Set in the 22nd century, “Psycho-Pass” posits a dystopic future in which the nations of the world are bedevilled by social anarchy and barely function in a state of near-collapse. All, that is, except Japan, which through a policy of renewed isolationism and the development of the Sybil System, has managed to keep its social cohesion intact. The Sybil System, a psychometric AI that enables authorities to qualitatively measure every citizen’s “crime co-efficient”, and thus determine their risk to public safety, articulates the ultimate Faustian bargain: total safety at the cost of total surveillance. Responsible for maintaining this balance are the Inspectors of the all-powerful Public Safety Bureau, who work hand-in-hand with Enforcers: latent criminals who do the dirty work of capturing – and eliminating – actual criminals.

But what if the system isn’t as omniscient as it seems? What if there are blind spots that can be exploited – whether for criminal purposes, or to effect social change? And what if Sybil isn’t a “system” under human control, but is in effect a sentient entity acting for its own purposes? Drawing on philosophical concepts from Socrates to Kant, from Hume to Derrida, “Psycho-Pass” is a neo-noir crime thriller that unfolds as a reflection on what it means to be a human being existing in relationship with other human beings. Covering topics such as the relationship between the individual and the State, whether ends justify means, and the nature of justice, “Psycho-Pass” is rendered in a compelling techno-noir style that gives us dizzying futuristic vistas combined with gritty urban reality. Deep, intelligent, and complex, it is thoughtful, yet action-packed, anime at its very best.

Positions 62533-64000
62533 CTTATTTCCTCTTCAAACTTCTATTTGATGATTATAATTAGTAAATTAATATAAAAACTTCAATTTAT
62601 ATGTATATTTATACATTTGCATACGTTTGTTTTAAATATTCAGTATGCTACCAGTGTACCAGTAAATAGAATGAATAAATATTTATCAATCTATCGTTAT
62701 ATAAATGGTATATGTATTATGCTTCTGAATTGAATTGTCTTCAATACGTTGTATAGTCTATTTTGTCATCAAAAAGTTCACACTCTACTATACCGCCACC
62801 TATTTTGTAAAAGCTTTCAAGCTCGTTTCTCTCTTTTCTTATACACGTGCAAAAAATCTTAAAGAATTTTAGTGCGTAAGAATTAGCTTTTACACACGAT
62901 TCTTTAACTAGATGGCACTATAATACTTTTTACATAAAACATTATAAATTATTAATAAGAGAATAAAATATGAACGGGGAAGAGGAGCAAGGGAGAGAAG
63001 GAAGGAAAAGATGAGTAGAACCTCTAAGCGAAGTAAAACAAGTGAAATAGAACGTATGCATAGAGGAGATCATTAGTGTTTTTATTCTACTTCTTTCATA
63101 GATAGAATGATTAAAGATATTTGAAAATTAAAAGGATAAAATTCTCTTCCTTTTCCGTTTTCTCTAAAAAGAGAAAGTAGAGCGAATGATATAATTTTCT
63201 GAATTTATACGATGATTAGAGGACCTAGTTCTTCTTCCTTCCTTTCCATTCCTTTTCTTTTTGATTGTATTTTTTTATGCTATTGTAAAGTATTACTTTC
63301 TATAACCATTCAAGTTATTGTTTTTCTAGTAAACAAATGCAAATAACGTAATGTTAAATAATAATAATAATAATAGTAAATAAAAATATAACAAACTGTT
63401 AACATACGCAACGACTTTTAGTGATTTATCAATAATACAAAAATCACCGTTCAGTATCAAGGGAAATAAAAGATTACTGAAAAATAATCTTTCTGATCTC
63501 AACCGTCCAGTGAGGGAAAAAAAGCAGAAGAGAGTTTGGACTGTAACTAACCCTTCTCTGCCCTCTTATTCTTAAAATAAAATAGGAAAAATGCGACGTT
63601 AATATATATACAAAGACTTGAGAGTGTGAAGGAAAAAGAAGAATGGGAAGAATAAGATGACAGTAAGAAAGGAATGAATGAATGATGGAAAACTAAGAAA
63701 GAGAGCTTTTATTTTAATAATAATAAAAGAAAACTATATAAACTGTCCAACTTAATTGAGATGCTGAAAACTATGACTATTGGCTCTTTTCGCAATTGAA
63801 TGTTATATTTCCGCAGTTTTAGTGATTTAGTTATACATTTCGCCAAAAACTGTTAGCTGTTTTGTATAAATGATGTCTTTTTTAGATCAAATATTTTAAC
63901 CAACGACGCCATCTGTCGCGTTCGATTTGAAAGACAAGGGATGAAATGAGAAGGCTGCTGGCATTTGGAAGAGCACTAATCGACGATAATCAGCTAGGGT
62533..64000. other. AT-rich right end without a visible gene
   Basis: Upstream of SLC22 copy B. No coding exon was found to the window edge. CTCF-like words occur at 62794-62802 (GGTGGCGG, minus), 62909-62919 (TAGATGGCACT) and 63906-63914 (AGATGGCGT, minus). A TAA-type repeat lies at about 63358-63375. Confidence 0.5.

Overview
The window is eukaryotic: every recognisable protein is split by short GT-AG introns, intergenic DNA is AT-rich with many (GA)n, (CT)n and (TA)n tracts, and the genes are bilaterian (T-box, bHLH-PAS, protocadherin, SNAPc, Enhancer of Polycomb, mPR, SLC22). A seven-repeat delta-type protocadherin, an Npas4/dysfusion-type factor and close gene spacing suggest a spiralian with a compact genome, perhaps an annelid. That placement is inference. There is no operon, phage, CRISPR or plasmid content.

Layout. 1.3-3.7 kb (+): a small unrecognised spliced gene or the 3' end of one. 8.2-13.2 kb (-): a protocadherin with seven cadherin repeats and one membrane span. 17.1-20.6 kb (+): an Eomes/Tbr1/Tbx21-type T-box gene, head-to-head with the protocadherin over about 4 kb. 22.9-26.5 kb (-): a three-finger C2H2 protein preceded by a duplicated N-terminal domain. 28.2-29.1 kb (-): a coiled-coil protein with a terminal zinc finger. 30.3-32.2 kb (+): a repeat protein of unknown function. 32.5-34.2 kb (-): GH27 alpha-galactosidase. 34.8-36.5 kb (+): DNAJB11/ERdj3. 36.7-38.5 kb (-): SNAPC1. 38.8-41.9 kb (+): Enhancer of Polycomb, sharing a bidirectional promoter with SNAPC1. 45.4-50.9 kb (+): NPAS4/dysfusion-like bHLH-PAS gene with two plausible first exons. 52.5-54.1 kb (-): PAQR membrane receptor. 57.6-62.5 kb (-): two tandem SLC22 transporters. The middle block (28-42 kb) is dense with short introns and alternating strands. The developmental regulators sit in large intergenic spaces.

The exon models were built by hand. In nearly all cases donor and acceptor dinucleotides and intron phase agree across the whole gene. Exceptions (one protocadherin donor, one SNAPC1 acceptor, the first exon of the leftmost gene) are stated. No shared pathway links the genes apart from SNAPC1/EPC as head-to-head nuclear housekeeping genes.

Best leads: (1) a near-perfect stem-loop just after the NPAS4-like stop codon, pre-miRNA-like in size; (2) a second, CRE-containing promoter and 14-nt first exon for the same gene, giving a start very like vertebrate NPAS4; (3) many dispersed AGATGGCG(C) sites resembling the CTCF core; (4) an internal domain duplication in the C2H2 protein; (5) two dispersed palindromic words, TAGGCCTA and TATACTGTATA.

© Text Copyright Brendan E Byrne 2019. All rights reserved.